Posts

The Qur’an and its Interpretive Tradition. By Andrew Rippin.

The Qur’an and its Interpretive Tradition. By Andrew Rippin. (Variorum
Collected Studies Series). Pp. 356. Aldershot and Burlington: Ashgate, 2001. £62.50.
Each volume of the Variorum Collected Studies Series musters long term writings by
some noteworthy scholar (in this case, one of the biggest names in Qur’anic studies
in the West); by grouping articles on sundry fields, perhaps written over decades, it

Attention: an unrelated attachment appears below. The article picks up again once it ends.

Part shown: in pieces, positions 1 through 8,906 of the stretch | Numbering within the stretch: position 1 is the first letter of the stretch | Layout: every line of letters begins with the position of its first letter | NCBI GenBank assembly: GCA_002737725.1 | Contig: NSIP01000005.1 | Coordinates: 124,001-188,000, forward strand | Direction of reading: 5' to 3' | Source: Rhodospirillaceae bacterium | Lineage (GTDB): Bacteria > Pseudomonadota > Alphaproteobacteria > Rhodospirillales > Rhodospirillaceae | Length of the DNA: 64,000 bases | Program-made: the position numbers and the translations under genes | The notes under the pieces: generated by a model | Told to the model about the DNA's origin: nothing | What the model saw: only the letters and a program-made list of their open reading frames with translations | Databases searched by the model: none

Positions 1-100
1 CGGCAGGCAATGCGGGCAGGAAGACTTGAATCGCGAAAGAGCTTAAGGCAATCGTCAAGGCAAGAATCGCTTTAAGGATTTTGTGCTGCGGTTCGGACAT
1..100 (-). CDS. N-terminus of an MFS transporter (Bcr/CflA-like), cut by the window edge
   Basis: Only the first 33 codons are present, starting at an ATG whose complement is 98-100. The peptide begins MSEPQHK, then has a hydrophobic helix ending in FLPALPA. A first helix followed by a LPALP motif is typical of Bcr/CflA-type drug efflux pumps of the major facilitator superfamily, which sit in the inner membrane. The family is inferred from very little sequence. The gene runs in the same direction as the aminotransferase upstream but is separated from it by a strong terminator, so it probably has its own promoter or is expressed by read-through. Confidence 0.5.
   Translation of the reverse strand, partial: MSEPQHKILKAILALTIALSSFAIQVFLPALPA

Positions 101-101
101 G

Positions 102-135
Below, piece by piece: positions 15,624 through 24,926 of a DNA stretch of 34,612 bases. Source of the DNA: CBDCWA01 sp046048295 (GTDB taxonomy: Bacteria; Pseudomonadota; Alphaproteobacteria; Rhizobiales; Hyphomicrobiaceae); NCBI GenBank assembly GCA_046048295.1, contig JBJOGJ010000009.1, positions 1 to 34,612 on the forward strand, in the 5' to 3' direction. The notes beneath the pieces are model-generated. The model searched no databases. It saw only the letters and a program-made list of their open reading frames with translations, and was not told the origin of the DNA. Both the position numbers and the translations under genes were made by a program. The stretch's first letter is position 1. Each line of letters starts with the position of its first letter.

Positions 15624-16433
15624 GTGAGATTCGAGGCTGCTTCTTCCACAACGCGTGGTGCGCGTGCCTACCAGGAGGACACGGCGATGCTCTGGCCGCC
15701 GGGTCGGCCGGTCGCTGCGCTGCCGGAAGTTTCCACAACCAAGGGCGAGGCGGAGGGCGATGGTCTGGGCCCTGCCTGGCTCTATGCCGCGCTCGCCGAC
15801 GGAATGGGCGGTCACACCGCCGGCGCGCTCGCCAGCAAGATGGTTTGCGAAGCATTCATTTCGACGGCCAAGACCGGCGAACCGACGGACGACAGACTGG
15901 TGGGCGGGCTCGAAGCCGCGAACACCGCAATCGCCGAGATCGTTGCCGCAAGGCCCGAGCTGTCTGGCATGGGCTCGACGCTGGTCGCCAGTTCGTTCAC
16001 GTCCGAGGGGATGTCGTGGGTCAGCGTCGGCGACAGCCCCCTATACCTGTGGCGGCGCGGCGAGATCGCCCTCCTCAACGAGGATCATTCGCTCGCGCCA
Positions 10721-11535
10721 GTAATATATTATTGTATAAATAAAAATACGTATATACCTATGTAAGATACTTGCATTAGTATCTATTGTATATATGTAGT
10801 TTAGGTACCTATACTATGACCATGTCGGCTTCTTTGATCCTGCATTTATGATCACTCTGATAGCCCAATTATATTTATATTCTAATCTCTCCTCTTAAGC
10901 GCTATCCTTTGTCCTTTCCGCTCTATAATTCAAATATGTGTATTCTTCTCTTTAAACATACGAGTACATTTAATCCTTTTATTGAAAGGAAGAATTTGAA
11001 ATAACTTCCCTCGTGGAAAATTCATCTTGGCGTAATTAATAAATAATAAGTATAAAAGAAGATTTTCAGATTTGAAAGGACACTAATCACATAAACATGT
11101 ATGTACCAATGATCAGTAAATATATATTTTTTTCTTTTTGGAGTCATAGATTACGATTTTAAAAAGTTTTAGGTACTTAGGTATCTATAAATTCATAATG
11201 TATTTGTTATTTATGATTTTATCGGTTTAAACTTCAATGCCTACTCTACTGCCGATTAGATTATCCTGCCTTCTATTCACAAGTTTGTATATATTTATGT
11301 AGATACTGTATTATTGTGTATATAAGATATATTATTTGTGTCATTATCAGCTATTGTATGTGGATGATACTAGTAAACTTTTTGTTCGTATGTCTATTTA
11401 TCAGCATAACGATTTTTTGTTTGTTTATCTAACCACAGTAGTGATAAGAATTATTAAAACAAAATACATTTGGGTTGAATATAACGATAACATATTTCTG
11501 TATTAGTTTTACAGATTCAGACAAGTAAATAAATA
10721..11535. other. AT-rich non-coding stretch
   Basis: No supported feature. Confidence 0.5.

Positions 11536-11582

allows a clear glimpse of the scholar’s development, their deeper presuppositions, the
methodological patterns and mental habits which undergird their work. Rippin’s cor­
pus is avowedly built on groundwork laid by John Wansbrough. Two whole chapters
(II and IV) of the book at hand are indeed given over to aspects of Wansbrough’s
work. The tell-tale framework of haggadic, halakhic, massoretic, rhetorical and alle­
gorical genres/phases in the elaboration of the Muslim scriptures is assumed through­
out the book, which brims with references to Quranic Studies and praise for its late………

(Link below)